Its historical, cultural and geographic distance from the West Bank has been exasperated by their divide. It is therefore conceivable that traditional enemies from the Strip may align - when it suits them - against politicians from different backgrounds who appear to neglect the Strip. As they say, "better the devil you know".

The motives for such a relationship are many; from hunger for the funding that Dahlan provides, to fighting a common enemy in the form of Mahmoud Abbas, to the desire to mediate with Egypt.

However, there are also motives for both sides to fuel these rumours about mutual involvement, while officially denying any contact. Such rumours serve to widen internal splits within both Fatah (between Dahlan and Abbas) and Hamas (between its political and military wings).

Official contact has been denied by Hamas, with Mousa Abu Marzouk, vice-president of Hamas' political bureau, disputing reports of any political or security contact, saying that cooperation was confined to matters of aid. 

The consumer market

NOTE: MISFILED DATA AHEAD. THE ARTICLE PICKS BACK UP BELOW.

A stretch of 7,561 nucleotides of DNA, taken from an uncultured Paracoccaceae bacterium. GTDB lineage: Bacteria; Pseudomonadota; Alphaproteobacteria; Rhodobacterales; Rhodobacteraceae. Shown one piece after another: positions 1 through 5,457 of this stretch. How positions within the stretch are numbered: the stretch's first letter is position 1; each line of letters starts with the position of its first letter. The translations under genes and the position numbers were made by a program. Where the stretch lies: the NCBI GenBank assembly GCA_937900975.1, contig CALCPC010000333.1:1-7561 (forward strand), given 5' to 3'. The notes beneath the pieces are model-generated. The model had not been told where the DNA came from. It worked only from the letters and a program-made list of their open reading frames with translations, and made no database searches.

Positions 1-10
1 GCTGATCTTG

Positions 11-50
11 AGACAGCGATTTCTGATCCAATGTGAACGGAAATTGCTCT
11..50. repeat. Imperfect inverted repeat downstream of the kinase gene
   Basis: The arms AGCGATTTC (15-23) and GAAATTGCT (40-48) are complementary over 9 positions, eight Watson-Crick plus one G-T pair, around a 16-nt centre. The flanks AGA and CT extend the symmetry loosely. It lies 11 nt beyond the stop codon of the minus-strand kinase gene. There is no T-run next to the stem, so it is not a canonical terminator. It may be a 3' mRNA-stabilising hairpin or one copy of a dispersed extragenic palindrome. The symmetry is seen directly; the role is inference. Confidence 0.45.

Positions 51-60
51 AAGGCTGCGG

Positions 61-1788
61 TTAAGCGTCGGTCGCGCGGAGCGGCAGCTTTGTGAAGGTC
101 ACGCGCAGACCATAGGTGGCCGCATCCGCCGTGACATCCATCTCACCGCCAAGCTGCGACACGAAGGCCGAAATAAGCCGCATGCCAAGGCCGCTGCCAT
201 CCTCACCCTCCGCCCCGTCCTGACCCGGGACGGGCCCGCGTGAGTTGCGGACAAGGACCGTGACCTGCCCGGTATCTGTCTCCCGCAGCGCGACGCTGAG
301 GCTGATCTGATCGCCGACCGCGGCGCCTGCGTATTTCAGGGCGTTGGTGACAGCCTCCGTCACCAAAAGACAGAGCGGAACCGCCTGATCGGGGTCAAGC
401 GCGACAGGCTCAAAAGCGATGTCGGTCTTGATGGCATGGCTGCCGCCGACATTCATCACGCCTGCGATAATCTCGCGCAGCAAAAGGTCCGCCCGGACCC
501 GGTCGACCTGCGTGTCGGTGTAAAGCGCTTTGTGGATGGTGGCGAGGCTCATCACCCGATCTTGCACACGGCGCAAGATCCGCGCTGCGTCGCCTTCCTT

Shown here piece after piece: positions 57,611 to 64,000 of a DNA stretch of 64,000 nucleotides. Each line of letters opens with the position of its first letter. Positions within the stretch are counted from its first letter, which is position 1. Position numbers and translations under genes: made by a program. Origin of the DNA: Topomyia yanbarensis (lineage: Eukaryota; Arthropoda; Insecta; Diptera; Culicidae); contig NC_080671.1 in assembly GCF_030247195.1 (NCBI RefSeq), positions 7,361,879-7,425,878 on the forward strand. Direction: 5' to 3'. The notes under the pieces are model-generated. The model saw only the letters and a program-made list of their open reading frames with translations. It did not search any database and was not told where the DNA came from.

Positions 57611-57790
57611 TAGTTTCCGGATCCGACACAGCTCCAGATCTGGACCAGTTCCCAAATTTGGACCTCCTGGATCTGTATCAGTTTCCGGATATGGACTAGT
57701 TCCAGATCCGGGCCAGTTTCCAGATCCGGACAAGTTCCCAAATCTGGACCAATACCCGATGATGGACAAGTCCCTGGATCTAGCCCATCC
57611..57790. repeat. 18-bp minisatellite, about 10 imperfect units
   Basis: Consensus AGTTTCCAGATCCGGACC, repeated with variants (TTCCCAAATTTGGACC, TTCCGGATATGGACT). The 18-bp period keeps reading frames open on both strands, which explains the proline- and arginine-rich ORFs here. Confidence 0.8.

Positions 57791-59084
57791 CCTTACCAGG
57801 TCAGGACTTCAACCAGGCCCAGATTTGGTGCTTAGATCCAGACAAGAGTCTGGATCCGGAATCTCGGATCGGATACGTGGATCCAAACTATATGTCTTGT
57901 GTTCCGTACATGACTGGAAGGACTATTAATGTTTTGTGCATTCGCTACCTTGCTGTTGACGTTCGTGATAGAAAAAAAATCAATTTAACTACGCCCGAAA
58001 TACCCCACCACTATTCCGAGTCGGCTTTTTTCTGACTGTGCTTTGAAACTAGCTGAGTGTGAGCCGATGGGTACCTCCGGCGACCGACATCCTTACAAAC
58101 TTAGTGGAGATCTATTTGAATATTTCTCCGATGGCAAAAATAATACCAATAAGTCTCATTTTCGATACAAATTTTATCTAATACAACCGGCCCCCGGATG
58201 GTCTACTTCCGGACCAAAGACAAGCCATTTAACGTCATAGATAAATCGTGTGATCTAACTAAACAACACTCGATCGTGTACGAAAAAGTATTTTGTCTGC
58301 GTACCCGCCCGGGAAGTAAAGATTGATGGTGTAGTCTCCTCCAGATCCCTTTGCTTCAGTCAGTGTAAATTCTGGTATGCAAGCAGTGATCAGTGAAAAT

Seen also in the light of reports of "indirect truce talks with Israel", Dahlan's alleged contact with Hamas tells of a desperate post-war Gaza torn between either the help of unholy alliances, perceived to improve stability, conditions and people's daily lives - at least in the short term - or engaging in a risky resistance mandate.

A writer from Rafah who wished to remain anonymous made the point that possibly simply interfering and investing in Gazan affairs is, for many, including Dahlan in the end-game in itself.  

"Gaza is a terrifying consumer market in which you can sell religious ideas and make money - as is the case with Hamas," he said. "You can sell your patriotic ideas and it will shower you with power - as in Dahlan's case. Or you can start an investment project that would shower you with money, which is what the businessmen are waiting for."

It is easy to "interfere", or change the political landscape in Gaza, whether through political manoeuvring or delivering funds - as it is a very small, very troubled place, while remaining an extremely politically and symbolically important part of the Palestinian struggle.

Actors on this stage can win a disproportionate amount of political capital - or profit - for investing - whether politically or economically - in the Gaza Strip, all while being reluctant to take serious responsibility for the strip and all its problems.

"Palestinian politics [has become] subject to the jockeying personality and power-driven politics of strongmen and their external financiers," Haddad says.

"This leaves Palestinian politics institutionally and strategically divided and weak, which makes it far easier for Israel to continue its settler-colonial ambitions."

Names and ages in this article have been changed to protect those interviewed.